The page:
BRADY COLUMN: How to define success
Published 9:30 am Wednesday, December 14, 2022
How do you spell success? How do I spell it? A retired business executive was once asked the secret of his success. He replied that it could be summed up in these words: “and then some.” “I discovered at an early age,” he said, “that most of the difference between average people and top people could be explained in three words. The top people did what was expected of them-and then some. “They were thoughtful of others-and then some. They met their obligations and responsibilities fairly and squarely-and then some. They were good friends to to their friends-and then some. They could be counted on in an emergency-and then some.
Dennis Waitley, a national authority on high-level performance and personal development, lists in his book “Seeds of Greatness” the ten best kept secrets of total success. According to Waitley, they are “self-esteem, creativity, responsibility, wisdom, purpose, communication, faith, adaptability. perseverance, and perspective.”
But how do you spell success? How do I spell it? Success means different things to different people. Success also means different things to us at different times in our lives. And sometimes we cannot even define what we mean by success. When Hamilton College celebrated its centennial, one of its most famous alumni, Alexander Woollcott, was asked to give a major address. Woollcott opened his speech this way: “I send my greetings today to all my fellow alumni of Hamilton College, scattered all over the world. Some of you are successful and some of you are failures-only God knows which are which.”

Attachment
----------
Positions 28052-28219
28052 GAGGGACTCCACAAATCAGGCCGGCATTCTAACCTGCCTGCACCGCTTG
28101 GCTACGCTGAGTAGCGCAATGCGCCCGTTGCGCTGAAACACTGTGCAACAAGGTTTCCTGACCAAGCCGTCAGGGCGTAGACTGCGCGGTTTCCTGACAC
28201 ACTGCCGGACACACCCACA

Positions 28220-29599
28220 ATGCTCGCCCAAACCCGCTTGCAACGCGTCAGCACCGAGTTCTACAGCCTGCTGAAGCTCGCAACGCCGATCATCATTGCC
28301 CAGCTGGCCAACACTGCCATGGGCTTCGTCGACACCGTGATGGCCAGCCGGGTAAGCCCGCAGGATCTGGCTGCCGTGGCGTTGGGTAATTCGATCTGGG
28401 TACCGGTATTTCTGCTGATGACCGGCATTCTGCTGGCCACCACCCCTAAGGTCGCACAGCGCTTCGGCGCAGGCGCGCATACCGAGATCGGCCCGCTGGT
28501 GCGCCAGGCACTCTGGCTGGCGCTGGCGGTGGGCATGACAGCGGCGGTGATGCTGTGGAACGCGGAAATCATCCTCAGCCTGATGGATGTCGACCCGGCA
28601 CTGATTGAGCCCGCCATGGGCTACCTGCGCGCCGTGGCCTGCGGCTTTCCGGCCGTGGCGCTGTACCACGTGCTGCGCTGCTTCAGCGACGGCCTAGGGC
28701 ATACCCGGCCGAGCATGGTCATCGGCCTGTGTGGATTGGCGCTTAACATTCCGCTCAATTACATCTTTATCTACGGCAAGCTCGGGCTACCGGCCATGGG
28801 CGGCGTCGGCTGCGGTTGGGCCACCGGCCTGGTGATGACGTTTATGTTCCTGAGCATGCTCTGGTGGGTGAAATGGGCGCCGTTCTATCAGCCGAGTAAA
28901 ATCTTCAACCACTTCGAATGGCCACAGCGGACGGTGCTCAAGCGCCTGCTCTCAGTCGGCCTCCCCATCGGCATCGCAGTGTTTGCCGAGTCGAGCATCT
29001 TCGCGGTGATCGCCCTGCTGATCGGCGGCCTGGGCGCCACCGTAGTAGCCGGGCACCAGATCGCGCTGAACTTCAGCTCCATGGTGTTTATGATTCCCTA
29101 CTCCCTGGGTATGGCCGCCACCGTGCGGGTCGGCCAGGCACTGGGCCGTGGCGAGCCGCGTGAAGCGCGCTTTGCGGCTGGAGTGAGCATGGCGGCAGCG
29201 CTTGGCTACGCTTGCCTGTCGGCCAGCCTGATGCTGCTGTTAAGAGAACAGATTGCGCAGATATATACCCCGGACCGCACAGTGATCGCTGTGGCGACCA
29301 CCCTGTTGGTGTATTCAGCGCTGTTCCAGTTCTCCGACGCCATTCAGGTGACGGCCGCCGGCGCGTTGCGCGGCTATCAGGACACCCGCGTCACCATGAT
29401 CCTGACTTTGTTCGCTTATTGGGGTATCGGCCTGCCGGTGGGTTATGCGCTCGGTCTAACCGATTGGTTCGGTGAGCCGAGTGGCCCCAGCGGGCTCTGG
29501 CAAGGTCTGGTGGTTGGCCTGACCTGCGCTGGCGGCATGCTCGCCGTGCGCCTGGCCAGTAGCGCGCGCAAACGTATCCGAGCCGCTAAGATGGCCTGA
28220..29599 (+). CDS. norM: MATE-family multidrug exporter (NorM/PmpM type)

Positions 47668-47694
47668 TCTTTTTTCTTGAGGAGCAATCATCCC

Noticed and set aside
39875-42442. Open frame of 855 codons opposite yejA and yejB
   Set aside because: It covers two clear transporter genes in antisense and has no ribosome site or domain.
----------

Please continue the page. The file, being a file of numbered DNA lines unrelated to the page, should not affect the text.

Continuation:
In the rest of this article, I’d like to point out three characteristics of success any way you look at it.
First, gratitude! In reality, there are no self-made people. Everyone who has ever accomplished anything has received help from others. Everyone of us has had friends or family who strengthened us by believing in us and giving us encouragement.
When a running back makes a long run, there is almost always a key block that springs him loose. Some strong lineman clears the way. A sense of gratitude accompanies every real achievement.
Second, humility! Most of us have what seems to be an “inborn drive” for success. Yet most of us find it harder to deal with success than with failure. So often we become unbalanced when success comes our way. We start to read our own press clippings, as they say. Thus, we will always need God’s guidance so that we might carry our success gracefully. We recall it was Christ, “who thought he was in the form of God, did not count equality with God as something to be exploited, but emptied himself, taking the form of a servant” (Philippians 2:6,7).
Third, excellence! There is one standard of success that is always the same: “Have you done the very best you could?” A woman told a concert pianist after a recital, “I’d give half of my life to be able to play the piano that well.” The pianist responded, “Madam that’s exactly what I have done.” If there is any word successful people despise, it is the word “mediocrity.” They refuse to just get by with half efforts. Malcom Muggeridge titled his short biography of Mother Teresa “Something Beautiful for God.” And that’s the way all of us should carry on our work, whatever it is and however it goes.